Skin cancer action this summer

Many Australians and visitors to our sun-drenched country find themselves red, raw, blistered and peeling at some point during our long summer. It’s almost tradition and it often happens without a passing thought beyond applying some moisturising cream and making a mental note to be more careful.

It’s this kind of blasé disregard for the sun’s effects which have led to Australia having one of the highest skin cancer rates in the world, with 2 in 3 Australians diagnosed with skin cancer before the age of 70.

Prevention is critical in lowering the rate of skin cancer. Most awareness campaigns focus on ways to reduce your risk of the damage which causes cancerous mutations in the first place. But prevention is only one side of the coin when it comes to reducing the number of people dying from skin cancer. The other is to improve detection of skin cancers at the early stages when they are treatable. Luckily, there is a simple guide for identifying when a growth might not be harmless and merits a trip to your GP.

Types of Skin Cancer

There are three main types of skin cancer: Squamous Cell Carcinoma, Basal Cell Carcinoma, and Melanoma.

Basal Cell Carcinoma

Basal Cell Carcinoma is the most common form of skin cancer (and one of the most common cancers more broadly). It is, however, also one of the least dangerous forms of cancer. It’s a slow growing cancer which typically affects areas of the skin at the highest risk of sun exposure, such as hands, neck, and face. It is characterized as a lumpy growth with a scaly, dry and flaky texture that may ulcerate or heal incompletely.

Squamous Cell Carcinoma

Squamous Cell Carcinoma, like Basal Cell Carcinoma, appears as a lump of thickened tissue with a scaly, dry appearance. It may bleed easily, or ulcerate, and also grows fairly slowly over an extended period. It is more commonly found in people over the age of 50.


Melanoma is the skin cancer of greatest concern, as it grows comparatively rapidly, and is prone to metastasizing or spreading to other parts of the body quite quickly if not treated in a timely fashion. Of the 2,162 people who died of skin cancer in 2015, 1,520 (70%) of these died from Melanoma, despite the number of diagnoses of non-melanoma skin cancer (NMSC) being much higher.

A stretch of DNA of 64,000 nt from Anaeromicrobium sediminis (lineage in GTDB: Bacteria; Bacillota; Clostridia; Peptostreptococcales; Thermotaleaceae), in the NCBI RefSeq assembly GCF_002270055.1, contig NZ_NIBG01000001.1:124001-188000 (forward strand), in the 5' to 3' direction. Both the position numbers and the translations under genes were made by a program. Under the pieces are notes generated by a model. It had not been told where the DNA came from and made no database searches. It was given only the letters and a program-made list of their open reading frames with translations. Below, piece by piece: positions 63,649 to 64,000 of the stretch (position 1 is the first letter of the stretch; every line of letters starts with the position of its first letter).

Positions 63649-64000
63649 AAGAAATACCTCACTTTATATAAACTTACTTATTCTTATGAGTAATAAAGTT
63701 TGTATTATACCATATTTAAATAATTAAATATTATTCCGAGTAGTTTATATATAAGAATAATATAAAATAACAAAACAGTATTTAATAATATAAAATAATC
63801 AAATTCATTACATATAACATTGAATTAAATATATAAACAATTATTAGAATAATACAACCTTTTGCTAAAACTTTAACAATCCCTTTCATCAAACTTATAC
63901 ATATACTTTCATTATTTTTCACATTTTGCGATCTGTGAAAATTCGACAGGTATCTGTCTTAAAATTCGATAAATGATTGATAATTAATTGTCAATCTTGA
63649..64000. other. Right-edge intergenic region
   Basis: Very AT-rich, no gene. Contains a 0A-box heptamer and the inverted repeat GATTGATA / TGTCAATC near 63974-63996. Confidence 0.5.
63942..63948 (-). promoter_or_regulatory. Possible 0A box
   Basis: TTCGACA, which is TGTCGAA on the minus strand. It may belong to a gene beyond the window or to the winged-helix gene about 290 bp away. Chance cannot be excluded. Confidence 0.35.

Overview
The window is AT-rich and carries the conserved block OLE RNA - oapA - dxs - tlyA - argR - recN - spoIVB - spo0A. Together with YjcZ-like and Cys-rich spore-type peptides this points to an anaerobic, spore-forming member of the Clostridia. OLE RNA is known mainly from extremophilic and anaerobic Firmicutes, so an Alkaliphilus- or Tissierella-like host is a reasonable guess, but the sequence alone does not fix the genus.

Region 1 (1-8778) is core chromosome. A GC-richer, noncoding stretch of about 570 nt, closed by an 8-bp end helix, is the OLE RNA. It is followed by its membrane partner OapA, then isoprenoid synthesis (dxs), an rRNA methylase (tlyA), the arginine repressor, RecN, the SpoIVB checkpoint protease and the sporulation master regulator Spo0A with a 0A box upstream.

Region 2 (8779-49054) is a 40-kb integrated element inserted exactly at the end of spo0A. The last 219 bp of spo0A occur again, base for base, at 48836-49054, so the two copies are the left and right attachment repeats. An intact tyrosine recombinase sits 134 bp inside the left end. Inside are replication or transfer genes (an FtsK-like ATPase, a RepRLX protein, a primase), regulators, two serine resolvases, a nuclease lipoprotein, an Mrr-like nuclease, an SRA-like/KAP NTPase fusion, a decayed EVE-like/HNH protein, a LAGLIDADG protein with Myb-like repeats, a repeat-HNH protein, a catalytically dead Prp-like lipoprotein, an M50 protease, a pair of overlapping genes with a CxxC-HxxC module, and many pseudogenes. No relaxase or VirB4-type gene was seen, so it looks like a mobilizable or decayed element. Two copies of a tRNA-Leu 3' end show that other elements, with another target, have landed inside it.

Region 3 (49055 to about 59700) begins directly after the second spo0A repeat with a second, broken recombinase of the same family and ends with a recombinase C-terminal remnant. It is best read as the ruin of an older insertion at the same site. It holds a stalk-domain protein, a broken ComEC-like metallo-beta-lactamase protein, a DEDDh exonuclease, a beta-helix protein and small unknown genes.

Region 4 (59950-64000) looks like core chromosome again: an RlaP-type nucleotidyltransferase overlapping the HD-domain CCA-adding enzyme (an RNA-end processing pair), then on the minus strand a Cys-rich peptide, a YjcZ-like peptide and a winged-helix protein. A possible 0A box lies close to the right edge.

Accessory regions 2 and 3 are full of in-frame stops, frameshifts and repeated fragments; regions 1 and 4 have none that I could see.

The ABCDE of Melanoma Detection

Melanoma often begins through either the development of a new growth, or changes occurring to an existing mole. When wondering if a mole needs to be assessed by a doctor, the below acronym provides a good general rule as to what to look for.

A mole should be assessed by a doctor if it meets any of the following criteria:

Asymmetry has an irregular or asymmetric shape

Borderhas a border that is poorly defined or has a notched, irregular appearance

Colourhas a variety of colours or colour variations/blotches within the mole

Diameter – has a diameter that is in excess of the diameter of a pencil

Evolution – has shown signs of recent change such as growth or changes in colour etc

These are good guidelines for recognizing a mole you need to show your doctor, however it’s always best practice to have any growth or mole of concern assessed by a professional sooner rather than later. Book an appointment with your GP today – it might save your life!

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